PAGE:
Development of carbon nanotubes with specific atomic structures

Development of carbon nanotubes with specific atomic structures

Some USC researchers seem to have solved the biggest problem of carbon nanotubes, by discovering how to develop carbon nanotubes with specific and predictable atomic structures. This is a breakthrough on the path to the next generation of computers and supplies, which might even allow us to ditch silicon.

Currently, we could say that we are in the era of silicon. Researchers have been searching for a possible solution to this problem for years and many have experimented with carbon nanotubes as possible substitutes for silicon.

However, they were always in serious trouble. None of the existing nanotube manufacturing techniques allowed the development of nanotubes with certain and predictable atomic structures.

“Being able to control the atomic structure or chirality of nanotubes has basically been our dream; a dream in the field of nanotubes, ”said Chongwu Zhou, a professor in the Hsieh Ming Department of Electrical Engineering at USC's Viterbi School of Engineering and author of the study published August 23 in the journal Nano Letters.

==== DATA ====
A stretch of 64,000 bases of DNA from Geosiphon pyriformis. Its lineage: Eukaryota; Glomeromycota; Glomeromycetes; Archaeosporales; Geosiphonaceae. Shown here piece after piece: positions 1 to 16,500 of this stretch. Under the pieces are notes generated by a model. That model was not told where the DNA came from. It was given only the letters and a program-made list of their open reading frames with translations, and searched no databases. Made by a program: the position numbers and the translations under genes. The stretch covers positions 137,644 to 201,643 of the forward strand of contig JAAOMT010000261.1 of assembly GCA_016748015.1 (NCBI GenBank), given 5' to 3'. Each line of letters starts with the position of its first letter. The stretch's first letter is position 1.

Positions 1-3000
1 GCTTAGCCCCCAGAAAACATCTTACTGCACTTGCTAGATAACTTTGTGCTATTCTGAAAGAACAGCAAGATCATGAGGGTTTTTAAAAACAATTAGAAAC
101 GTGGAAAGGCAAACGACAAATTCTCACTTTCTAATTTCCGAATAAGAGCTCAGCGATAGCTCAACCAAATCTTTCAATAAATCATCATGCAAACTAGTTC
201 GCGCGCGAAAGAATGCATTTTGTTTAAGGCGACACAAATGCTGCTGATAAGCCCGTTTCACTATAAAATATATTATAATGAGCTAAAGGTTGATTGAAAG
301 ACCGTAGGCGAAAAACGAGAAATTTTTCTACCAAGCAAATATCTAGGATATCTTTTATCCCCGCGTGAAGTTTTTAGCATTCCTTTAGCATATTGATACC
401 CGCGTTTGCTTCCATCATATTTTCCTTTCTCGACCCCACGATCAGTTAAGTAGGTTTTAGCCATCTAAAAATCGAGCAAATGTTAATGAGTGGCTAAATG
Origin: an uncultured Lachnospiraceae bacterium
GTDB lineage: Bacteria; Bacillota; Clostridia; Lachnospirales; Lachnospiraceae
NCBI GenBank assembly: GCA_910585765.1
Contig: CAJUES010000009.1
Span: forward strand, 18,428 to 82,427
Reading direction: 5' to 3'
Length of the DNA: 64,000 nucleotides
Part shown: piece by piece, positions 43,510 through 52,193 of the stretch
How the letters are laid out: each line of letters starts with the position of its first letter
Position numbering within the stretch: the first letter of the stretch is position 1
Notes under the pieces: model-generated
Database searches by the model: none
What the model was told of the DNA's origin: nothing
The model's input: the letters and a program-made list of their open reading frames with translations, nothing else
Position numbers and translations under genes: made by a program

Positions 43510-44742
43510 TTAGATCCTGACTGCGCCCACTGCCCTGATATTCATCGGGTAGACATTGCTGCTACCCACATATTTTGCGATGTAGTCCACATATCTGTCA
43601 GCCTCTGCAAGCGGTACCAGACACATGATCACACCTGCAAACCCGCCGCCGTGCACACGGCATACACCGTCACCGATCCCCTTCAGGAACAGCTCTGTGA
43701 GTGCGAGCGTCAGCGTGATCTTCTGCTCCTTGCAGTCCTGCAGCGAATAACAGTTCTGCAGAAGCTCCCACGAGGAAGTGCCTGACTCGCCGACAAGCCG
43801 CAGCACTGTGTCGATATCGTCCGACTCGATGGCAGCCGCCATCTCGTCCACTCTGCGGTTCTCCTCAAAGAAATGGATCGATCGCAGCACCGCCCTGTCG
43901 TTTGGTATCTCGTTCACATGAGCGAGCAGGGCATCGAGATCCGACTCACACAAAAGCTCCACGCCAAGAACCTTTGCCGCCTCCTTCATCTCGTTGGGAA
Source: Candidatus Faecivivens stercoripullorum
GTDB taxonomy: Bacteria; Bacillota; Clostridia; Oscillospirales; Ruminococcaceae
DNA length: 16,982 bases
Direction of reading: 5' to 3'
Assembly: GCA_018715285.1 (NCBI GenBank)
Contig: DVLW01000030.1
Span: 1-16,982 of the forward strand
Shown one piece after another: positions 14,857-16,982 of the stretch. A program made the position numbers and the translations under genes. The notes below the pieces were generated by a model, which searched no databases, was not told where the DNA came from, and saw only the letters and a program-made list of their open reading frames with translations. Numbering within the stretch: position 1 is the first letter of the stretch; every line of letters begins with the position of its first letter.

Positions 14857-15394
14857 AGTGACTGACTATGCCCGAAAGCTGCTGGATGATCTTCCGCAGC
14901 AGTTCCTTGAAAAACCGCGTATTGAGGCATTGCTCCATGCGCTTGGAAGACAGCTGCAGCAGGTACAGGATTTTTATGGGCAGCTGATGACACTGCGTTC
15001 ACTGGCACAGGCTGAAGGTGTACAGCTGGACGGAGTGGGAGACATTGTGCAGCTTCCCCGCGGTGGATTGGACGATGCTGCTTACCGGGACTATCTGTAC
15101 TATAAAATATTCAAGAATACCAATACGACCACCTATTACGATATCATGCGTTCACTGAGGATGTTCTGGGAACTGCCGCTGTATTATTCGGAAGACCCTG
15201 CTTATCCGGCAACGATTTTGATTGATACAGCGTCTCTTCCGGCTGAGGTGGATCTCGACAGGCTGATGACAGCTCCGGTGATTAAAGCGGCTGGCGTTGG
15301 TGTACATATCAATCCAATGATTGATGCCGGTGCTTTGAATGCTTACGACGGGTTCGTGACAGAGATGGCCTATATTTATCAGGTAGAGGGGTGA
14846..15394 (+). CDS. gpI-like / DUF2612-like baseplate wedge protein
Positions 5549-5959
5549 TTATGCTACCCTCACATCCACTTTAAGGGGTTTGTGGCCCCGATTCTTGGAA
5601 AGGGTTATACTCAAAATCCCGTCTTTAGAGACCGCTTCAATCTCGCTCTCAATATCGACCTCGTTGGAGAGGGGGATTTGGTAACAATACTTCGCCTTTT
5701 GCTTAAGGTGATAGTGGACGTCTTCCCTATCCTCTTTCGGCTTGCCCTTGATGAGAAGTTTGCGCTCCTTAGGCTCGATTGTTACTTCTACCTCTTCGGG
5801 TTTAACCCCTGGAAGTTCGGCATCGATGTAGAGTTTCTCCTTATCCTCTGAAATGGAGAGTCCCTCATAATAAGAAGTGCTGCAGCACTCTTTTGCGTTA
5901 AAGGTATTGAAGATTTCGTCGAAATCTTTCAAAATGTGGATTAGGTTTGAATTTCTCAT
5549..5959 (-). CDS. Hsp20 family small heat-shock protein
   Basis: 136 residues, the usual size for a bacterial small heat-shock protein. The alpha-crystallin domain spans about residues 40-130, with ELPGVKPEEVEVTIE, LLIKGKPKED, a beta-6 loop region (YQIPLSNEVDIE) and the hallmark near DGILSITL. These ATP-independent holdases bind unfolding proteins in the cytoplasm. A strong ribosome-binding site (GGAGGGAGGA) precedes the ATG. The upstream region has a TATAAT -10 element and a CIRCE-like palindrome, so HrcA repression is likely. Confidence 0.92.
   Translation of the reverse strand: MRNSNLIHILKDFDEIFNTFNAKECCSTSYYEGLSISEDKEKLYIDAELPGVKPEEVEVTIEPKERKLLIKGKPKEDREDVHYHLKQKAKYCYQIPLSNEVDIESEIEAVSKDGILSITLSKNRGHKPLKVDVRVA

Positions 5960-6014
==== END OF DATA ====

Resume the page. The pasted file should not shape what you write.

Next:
So far scientists They could not make carbon nanotubes with specific attributes - for example, metallic instead of semiconductors; they only got batches of nanotubes mixed at random; and, later, they had to separate them by type. This sorting process also significantly shortens the nanotubes, making the material less practical for many applications.

For more than three years, the USC team has been working on the idea to use these short nanotubes already ordered as "seeds" to grow other longer nanotubes and, finally, they have succeeded.

"We are now working to scale the process," Zhou noted. "Our method can revolutionize the field and significantly boost real-life nanotube applications in many industries."

If until now we have lived in the era of silicon, the next could be the era of carbon nanotubes.

Definitely, this new technique will pave the way for the development of smaller, faster and more efficient computers from the energy point of view than the current ones based on silicon transistors.


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